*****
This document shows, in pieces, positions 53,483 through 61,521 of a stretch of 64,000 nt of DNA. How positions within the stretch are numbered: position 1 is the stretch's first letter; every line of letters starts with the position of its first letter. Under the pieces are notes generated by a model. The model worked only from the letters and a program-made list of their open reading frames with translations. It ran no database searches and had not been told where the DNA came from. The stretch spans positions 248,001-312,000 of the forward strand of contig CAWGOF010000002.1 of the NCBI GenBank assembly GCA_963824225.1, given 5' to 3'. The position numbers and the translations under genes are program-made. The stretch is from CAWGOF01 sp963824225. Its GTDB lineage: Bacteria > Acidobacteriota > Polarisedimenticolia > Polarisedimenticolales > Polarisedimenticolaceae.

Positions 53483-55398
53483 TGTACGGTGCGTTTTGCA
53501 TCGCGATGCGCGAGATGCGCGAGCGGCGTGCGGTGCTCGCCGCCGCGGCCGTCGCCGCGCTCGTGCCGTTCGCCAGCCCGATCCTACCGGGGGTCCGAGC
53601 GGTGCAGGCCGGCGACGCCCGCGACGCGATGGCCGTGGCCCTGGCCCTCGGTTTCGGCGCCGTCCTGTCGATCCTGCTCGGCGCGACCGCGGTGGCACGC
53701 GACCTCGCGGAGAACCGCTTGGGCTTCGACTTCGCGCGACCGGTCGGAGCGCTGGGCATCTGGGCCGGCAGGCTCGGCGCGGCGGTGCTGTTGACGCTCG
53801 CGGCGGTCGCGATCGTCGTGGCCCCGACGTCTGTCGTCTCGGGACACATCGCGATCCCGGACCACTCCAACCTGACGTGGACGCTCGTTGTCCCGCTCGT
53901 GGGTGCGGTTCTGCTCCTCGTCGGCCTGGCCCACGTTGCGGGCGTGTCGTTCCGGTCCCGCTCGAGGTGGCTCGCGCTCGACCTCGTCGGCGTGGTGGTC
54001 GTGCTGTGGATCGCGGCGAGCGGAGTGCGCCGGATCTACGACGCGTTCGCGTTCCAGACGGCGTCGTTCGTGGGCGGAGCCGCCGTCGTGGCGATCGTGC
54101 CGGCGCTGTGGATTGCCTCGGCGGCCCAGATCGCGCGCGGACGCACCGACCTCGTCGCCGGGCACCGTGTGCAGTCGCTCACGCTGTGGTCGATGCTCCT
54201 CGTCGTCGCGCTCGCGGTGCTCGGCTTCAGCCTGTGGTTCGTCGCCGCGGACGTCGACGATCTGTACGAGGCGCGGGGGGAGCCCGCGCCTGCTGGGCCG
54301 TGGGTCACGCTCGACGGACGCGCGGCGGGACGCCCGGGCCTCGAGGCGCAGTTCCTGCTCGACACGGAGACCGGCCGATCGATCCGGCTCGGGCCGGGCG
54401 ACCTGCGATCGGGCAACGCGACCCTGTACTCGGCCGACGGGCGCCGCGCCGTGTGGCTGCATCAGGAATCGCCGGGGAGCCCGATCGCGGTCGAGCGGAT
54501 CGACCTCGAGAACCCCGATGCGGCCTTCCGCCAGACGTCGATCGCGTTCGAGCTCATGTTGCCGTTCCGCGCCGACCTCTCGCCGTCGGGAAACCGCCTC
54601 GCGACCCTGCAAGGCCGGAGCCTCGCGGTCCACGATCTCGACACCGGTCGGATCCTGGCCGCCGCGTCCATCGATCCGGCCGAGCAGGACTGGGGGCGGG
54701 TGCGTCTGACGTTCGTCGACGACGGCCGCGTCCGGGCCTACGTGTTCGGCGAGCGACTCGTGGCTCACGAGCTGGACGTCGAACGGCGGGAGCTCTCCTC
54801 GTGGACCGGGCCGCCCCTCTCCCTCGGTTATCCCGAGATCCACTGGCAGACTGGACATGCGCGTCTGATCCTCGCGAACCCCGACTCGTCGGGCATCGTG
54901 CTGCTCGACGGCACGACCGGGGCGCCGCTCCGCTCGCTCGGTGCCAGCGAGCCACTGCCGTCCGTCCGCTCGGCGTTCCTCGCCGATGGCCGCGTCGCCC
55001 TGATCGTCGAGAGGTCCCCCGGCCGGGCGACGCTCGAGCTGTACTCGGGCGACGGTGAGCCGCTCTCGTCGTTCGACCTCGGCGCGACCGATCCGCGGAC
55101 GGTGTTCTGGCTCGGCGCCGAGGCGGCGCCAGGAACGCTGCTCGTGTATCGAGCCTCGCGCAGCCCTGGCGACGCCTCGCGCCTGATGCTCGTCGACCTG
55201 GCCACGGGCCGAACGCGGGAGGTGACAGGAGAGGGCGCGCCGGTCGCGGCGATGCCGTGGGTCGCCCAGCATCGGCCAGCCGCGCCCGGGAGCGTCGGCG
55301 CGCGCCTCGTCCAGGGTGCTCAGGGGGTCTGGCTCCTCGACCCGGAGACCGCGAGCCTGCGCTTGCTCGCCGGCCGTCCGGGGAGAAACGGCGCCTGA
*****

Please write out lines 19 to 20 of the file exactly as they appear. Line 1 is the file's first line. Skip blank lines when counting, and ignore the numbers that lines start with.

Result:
55001 TGATCGTCGAGAGGTCCCCCGGCCGGGCGACGCTCGAGCTGTACTCGGGCGACGGTGAGCCGCTCTCGTCGTTCGACCTCGGCGCGACCGATCCGCGGAC
55101 GGTGTTCTGGCTCGGCGCCGAGGCGGCGCCAGGAACGCTGCTCGTGTATCGAGCCTCGCGCAGCCCTGGCGACGCCTCGCGCCTGATGCTCGTCGACCTG